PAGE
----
(SOLVED) Should personal workers’ training and certification be subsidized by tax dollars?
Type of Paper: Question-Answer
Academic Level: Undergrad. (yrs 1-2)
Paper Format: APA
Should personal workers’ training and certification be subsidized by tax dollars?
Expert solution paper
In the health care organization, there should be various payable and non-payable tax criteria. As the citizen of the country as there should not have any tax for the employee.In the name of the trainees and personal certification workers there should not be any tax is payable, why because the training period after their qualification and entering to theirs working period, so there should not have any tax because upgrading the skills of employee will lead to quality care of patient as well as establishing of mutual goals of organization. In further it will also leads to healthy outcome by the organization. In the case of migrant workers there should be an amount of tax is payable by the basis of annual. It us for the benefits of national and international service provided by the country.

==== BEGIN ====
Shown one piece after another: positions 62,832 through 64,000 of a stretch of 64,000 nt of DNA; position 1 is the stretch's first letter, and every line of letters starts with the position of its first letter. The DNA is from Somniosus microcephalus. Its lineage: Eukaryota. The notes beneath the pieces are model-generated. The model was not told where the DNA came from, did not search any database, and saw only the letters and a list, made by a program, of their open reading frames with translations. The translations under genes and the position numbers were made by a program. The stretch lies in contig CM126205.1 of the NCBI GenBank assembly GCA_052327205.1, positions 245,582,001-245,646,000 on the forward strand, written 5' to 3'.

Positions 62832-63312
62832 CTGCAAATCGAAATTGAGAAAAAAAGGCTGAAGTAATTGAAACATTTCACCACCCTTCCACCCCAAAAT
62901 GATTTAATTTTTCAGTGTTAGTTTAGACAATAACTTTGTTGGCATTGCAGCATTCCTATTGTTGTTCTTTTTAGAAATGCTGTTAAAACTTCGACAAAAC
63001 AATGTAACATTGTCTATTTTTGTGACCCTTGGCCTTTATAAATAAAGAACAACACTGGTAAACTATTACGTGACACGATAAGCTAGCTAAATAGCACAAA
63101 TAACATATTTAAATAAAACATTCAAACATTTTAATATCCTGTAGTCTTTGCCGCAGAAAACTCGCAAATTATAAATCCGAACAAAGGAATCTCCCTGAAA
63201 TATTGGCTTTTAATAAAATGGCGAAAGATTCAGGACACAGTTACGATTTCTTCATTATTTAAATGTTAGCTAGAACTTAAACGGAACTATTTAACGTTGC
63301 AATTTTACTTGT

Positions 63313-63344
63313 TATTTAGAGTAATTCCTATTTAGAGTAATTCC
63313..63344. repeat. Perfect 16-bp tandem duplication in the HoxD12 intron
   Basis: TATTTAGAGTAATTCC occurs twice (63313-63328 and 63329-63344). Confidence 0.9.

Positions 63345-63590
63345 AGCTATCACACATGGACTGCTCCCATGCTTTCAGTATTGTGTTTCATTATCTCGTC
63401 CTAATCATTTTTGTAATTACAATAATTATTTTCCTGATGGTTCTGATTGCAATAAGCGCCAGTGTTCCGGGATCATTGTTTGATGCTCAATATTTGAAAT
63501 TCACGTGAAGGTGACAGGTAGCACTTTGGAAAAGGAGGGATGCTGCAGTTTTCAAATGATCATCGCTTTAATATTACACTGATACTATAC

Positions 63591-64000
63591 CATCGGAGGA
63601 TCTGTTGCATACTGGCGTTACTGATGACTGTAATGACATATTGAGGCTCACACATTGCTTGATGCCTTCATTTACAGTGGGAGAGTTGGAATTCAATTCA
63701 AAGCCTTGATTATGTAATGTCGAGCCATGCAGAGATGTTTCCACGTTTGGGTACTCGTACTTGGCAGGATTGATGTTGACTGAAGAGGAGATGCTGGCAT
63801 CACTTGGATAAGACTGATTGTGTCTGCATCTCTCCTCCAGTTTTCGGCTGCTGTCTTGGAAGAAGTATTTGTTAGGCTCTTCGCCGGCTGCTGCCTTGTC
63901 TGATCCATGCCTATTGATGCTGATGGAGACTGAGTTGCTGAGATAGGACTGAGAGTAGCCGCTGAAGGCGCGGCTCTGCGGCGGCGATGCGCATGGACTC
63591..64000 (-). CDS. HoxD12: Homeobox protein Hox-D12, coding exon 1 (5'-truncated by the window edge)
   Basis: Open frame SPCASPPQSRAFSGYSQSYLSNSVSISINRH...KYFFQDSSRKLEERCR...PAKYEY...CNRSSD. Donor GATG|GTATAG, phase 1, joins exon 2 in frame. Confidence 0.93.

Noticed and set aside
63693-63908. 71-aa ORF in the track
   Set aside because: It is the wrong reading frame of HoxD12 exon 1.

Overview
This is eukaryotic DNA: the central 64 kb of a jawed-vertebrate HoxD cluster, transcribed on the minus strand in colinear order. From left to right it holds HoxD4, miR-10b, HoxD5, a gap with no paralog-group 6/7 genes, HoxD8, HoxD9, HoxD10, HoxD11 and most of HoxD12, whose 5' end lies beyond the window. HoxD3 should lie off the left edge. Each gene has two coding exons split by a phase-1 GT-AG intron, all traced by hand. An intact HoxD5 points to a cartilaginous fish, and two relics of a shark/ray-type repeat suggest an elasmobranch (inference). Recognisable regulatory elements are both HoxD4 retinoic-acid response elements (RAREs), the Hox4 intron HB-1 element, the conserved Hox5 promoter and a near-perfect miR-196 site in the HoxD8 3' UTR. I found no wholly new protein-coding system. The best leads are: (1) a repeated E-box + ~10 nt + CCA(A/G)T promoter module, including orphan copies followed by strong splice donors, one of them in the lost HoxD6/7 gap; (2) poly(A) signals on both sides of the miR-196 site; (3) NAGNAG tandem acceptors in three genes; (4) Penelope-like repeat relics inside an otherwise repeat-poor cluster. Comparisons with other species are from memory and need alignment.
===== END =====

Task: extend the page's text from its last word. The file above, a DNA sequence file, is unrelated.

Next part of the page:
Workers in various industries need to regularly update their skills and attitude as the constant development of new technologies and processes results in new methods of production. For example, by the era of pandemic 2020, more than one-third of the core skill sets of most occupations will be skills that are not considered crucial to today’s workforce. These rapid changes indicate a need for continual training. It seems likely that employers are underinvesting in worker training for several reasons. Firms may have a lower incentive to provide worker training as employees accrue most of the gains from training, which results in increased bargaining power, and because employees can leave for or be poached by competitors. Solutions that can directly tackle market failures or distortive institutional labour market settings that result in human capital underinvestment are generally more efficient than fiscal solutions, such as tax incentives or public subsidies. However, direct solutions may not always be feasible, for example due to political considerations or due to the nature of human capital (e.g., it cannot be used as collateral). Under these circumstances, fiscal incentives may provide a second-best solution.